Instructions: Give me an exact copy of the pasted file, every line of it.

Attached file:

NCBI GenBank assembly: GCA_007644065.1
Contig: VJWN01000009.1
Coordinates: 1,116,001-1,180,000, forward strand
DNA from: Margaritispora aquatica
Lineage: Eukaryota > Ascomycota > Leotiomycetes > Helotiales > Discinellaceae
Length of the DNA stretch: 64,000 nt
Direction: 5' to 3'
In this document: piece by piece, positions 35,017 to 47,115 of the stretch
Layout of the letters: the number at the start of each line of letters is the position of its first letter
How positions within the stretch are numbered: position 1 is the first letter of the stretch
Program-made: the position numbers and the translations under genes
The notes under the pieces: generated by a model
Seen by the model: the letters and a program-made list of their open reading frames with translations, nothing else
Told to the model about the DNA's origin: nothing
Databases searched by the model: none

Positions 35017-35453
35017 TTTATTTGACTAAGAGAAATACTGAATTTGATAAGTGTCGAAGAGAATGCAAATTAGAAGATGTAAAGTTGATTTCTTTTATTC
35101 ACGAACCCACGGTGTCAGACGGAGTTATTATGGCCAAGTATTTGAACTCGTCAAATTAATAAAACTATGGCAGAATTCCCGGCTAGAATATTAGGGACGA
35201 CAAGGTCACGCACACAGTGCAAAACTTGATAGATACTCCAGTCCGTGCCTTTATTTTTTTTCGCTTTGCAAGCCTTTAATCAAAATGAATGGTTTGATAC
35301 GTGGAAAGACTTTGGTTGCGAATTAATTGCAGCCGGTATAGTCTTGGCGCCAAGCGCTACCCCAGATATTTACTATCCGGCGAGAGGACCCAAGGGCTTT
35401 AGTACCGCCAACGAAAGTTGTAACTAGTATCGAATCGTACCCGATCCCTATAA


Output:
NCBI GenBank assembly: GCA_007644065.1
Contig: VJWN01000009.1
Coordinates: 1,116,001-1,180,000, forward strand
DNA from: Margaritispora aquatica
Lineage: Eukaryota > Ascomycota > Leotiomycetes > Helotiales > Discinellaceae
Length of the DNA stretch: 64,000 nt
Direction: 5' to 3'
In this document: piece by piece, positions 35,017 to 47,115 of the stretch
Layout of the letters: the number at the start of each line of letters is the position of its first letter
How positions within the stretch are numbered: position 1 is the first letter of the stretch
Program-made: the position numbers and the translations under genes
The notes under the pieces: generated by a model
Seen by the model: the letters and a program-made list of their open reading frames with translations, nothing else
Told to the model about the DNA's origin: nothing
Databases searched by the model: none

Positions 35017-35453
35017 TTTATTTGACTAAGAGAAATACTGAATTTGATAAGTGTCGAAGAGAATGCAAATTAGAAGATGTAAAGTTGATTTCTTTTATTC
35101 ACGAACCCACGGTGTCAGACGGAGTTATTATGGCCAAGTATTTGAACTCGTCAAATTAATAAAACTATGGCAGAATTCCCGGCTAGAATATTAGGGACGA
35201 CAAGGTCACGCACACAGTGCAAAACTTGATAGATACTCCAGTCCGTGCCTTTATTTTTTTTCGCTTTGCAAGCCTTTAATCAAAATGAATGGTTTGATAC
35301 GTGGAAAGACTTTGGTTGCGAATTAATTGCAGCCGGTATAGTCTTGGCGCCAAGCGCTACCCCAGATATTTACTATCCGGCGAGAGGACCCAAGGGCTTT
35401 AGTACCGCCAACGAAAGTTGTAACTAGTATCGAATCGTACCCGATCCCTATAA